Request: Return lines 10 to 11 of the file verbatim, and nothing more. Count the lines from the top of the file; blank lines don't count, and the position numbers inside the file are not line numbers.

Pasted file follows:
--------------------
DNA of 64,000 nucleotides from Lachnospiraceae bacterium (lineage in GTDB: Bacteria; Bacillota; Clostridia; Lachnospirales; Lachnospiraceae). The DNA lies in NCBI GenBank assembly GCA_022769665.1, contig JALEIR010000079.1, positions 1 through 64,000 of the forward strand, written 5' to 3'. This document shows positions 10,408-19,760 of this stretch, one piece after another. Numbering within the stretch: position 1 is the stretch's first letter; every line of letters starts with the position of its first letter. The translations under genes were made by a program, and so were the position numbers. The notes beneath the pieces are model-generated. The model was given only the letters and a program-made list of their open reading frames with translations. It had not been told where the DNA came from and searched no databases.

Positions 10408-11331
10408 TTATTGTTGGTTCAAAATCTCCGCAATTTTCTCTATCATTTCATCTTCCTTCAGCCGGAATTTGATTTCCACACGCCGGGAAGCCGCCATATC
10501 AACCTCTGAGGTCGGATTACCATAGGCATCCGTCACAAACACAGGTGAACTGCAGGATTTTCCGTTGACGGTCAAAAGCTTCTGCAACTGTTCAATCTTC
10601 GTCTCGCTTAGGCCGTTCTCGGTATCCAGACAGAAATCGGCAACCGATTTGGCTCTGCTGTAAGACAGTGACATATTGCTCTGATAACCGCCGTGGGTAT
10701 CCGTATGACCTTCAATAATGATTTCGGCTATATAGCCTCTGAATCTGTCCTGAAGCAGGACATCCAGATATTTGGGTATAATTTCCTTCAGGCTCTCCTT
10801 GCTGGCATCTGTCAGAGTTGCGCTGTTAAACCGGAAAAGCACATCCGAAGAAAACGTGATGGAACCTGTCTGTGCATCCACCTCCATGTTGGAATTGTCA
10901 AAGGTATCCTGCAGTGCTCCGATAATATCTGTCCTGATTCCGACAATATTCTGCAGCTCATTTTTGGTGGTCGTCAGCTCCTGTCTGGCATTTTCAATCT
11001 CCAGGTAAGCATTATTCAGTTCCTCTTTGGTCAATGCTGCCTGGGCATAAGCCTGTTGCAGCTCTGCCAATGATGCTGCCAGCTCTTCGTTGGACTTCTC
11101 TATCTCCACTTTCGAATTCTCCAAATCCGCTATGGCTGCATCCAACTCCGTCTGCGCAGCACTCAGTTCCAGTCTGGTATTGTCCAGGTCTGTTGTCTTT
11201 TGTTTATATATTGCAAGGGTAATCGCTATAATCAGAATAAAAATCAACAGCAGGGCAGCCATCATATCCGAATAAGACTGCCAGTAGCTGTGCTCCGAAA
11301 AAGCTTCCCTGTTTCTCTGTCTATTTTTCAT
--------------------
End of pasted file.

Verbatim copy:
11101 TATCTCCACTTTCGAATTCTCCAAATCCGCTATGGCTGCATCCAACTCCGTCTGCGCAGCACTCAGTTCCAGTCTGGTATTGTCCAGGTCTGTTGTCTTT
11201 TGTTTATATATTGCAAGGGTAATCGCTATAATCAGAATAAAAATCAACAGCAGGGCAGCCATCATATCCGAATAAGACTGCCAGTAGCTGTGCTCCGAAA